Ireland falls back into recession: Official data
Ireland, a bailed-out eurozone nation, has slumped back into recession for the first time since 2009, revised official data showed.
Dublin: Ireland, a bailed-out eurozone nation, has slumped back into recession for the first time since 2009, revised official data showed on Thursday.
The data also showed that the economy grew by far less than thought last year.
Output by the economy shrank by 1.0 per cent in the third quarter of 2012 and by 0.2 per cent in the fourth quarter.
This contraction over the last half of last year meets the technical definition of a recession-two quarters running of falling output-according to figures from the Central Statistics Office (CSO).
And the contraction continues.
Gross domestic product continued to sink by 0.6 per cent in the first quarter of this year, or January-March period, compared with output in the previous three months.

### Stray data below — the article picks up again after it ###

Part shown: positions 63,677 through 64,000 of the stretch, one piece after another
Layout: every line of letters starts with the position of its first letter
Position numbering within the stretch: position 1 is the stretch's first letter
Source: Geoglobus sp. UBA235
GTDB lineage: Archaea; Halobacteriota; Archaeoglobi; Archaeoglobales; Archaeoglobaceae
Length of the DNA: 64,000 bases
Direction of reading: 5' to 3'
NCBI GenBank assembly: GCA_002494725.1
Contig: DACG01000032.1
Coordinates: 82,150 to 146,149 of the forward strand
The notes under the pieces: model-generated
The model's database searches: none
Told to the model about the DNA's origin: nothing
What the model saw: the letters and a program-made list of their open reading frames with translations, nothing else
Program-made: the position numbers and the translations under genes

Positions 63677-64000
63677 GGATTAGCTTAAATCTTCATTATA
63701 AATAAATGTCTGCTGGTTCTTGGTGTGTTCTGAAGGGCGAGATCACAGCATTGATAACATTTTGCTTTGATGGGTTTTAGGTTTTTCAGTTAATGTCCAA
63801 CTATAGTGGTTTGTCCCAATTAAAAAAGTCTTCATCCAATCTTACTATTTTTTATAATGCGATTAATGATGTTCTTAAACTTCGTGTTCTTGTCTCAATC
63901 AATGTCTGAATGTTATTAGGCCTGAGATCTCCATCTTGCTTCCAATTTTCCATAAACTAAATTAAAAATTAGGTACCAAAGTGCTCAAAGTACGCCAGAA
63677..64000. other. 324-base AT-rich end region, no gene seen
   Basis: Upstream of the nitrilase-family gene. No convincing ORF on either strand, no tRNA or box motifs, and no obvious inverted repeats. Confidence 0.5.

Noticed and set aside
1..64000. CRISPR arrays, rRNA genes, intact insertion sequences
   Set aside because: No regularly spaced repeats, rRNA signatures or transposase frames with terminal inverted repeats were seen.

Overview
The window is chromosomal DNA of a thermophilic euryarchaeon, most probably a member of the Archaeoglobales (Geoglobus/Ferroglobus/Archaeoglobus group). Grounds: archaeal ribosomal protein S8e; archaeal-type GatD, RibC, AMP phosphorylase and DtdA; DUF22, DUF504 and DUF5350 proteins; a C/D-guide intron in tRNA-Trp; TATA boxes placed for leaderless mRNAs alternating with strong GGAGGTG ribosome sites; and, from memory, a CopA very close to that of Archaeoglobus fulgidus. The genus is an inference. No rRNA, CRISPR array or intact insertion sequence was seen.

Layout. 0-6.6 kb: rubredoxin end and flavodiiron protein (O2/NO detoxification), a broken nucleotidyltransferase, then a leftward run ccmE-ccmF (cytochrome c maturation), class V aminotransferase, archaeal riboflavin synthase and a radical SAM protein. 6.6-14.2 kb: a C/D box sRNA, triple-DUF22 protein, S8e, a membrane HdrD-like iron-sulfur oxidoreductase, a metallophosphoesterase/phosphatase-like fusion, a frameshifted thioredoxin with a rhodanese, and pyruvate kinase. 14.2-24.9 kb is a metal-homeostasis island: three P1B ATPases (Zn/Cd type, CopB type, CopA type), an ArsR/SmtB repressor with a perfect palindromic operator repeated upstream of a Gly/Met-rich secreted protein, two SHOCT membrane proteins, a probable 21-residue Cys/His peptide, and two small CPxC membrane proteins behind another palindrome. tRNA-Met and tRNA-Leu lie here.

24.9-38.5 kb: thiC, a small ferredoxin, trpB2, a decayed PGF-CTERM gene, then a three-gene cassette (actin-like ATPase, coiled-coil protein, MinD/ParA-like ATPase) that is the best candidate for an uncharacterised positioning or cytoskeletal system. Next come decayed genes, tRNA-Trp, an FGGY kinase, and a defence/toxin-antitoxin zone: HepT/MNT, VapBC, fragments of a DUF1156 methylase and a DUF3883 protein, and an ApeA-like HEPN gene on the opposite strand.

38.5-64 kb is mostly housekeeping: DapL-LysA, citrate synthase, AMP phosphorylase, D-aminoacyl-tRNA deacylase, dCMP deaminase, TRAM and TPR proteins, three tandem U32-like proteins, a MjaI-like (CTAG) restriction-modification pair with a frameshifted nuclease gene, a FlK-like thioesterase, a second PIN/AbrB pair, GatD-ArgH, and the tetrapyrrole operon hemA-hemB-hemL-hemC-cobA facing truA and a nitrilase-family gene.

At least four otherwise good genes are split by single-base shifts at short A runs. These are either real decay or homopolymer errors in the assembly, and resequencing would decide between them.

In the first three months of the year, personal expenditure by the Irish people sank by 3.0 per cent-marking the biggest fall for four years.
Capital investment tumbled 7.4 per cent while net exports decreased by 1.021 billion euros over the same three-month period.
The CSO added that the Irish economy grew by just 0.2 per cent last year, which marked a sharp downgrade from the previous estimate of 0.9-per cent expansion.
On a more upbeat note, the CSO added that gross national product-a measure which strips out earnings of multinational companies-grew by 2.9 per cent in the first quarter.
Ireland was rescued by an 85-billion-euro (USD 111 billion) bailout from the International Monetary Fund and the European Union in late 2010.
Ireland, once known as the `Celtic Tiger` economy for its double-digit growth spanning a decade from the mid-1990s, has seen its output contract sharply in recent years, hit by soaring government debt, a property market meltdown, the global banking crisis and surging unemployment.